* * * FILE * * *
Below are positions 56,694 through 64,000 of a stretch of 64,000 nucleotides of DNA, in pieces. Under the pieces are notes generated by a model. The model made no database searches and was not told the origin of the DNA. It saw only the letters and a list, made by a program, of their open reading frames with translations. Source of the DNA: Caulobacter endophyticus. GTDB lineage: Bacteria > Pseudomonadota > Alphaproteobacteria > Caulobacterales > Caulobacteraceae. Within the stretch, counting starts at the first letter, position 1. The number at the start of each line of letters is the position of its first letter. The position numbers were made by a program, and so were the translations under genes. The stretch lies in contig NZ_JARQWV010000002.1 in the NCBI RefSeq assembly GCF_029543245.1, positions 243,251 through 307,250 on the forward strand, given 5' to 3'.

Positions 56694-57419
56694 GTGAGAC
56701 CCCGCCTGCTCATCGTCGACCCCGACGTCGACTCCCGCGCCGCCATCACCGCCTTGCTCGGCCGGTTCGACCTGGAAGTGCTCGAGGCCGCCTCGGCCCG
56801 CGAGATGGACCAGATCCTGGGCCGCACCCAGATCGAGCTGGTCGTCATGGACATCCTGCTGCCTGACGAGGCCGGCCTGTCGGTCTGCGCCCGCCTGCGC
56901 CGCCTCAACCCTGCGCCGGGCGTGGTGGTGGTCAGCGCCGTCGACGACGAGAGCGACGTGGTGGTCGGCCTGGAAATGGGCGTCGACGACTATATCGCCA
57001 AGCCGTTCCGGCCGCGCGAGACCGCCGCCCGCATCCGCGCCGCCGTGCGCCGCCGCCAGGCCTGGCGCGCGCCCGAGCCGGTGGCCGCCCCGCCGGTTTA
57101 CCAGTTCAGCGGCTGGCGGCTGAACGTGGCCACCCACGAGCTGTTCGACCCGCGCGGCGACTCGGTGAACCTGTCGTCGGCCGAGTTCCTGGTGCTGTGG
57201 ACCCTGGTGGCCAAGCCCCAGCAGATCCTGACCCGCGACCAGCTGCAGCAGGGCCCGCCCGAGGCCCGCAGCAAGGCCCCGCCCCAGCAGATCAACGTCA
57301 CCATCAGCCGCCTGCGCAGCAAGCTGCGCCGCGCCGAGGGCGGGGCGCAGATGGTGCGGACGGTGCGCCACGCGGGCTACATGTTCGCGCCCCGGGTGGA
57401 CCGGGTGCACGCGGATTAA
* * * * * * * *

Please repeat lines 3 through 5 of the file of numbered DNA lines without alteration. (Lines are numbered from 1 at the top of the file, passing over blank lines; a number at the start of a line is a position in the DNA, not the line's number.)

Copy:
56694 GTGAGAC
56701 CCCGCCTGCTCATCGTCGACCCCGACGTCGACTCCCGCGCCGCCATCACCGCCTTGCTCGGCCGGTTCGACCTGGAAGTGCTCGAGGCCGCCTCGGCCCG
56801 CGAGATGGACCAGATCCTGGGCCGCACCCAGATCGAGCTGGTCGTCATGGACATCCTGCTGCCTGACGAGGCCGGCCTGTCGGTCTGCGCCCGCCTGCGC